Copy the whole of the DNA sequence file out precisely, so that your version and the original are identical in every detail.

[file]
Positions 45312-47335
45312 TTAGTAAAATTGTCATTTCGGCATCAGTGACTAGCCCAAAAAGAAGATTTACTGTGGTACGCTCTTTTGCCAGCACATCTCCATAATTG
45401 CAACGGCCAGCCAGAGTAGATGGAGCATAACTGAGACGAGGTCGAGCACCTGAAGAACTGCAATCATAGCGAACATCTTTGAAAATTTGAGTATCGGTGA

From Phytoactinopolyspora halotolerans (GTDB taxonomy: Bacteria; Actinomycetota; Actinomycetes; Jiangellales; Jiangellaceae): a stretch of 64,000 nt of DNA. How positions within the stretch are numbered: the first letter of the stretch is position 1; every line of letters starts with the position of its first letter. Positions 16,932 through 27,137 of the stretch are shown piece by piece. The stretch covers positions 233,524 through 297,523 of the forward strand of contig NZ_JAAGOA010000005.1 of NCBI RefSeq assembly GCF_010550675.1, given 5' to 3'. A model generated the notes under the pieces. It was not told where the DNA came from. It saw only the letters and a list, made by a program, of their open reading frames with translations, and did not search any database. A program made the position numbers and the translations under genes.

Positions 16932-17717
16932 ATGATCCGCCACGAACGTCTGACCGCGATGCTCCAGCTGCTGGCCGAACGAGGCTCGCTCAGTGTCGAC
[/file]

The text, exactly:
Positions 45312-47335
45312 TTAGTAAAATTGTCATTTCGGCATCAGTGACTAGCCCAAAAAGAAGATTTACTGTGGTACGCTCTTTTGCCAGCACATCTCCATAATTG
45401 CAACGGCCAGCCAGAGTAGATGGAGCATAACTGAGACGAGGTCGAGCACCTGAAGAACTGCAATCATAGCGAACATCTTTGAAAATTTGAGTATCGGTGA

From Phytoactinopolyspora halotolerans (GTDB taxonomy: Bacteria; Actinomycetota; Actinomycetes; Jiangellales; Jiangellaceae): a stretch of 64,000 nt of DNA. How positions within the stretch are numbered: the first letter of the stretch is position 1; every line of letters starts with the position of its first letter. Positions 16,932 through 27,137 of the stretch are shown piece by piece. The stretch covers positions 233,524 through 297,523 of the forward strand of contig NZ_JAAGOA010000005.1 of NCBI RefSeq assembly GCF_010550675.1, given 5' to 3'. A model generated the notes under the pieces. It was not told where the DNA came from. It saw only the letters and a list, made by a program, of their open reading frames with translations, and did not search any database. A program made the position numbers and the translations under genes.

Positions 16932-17717
16932 ATGATCCGCCACGAACGTCTGACCGCGATGCTCCAGCTGCTGGCCGAACGAGGCTCGCTCAGTGTCGAC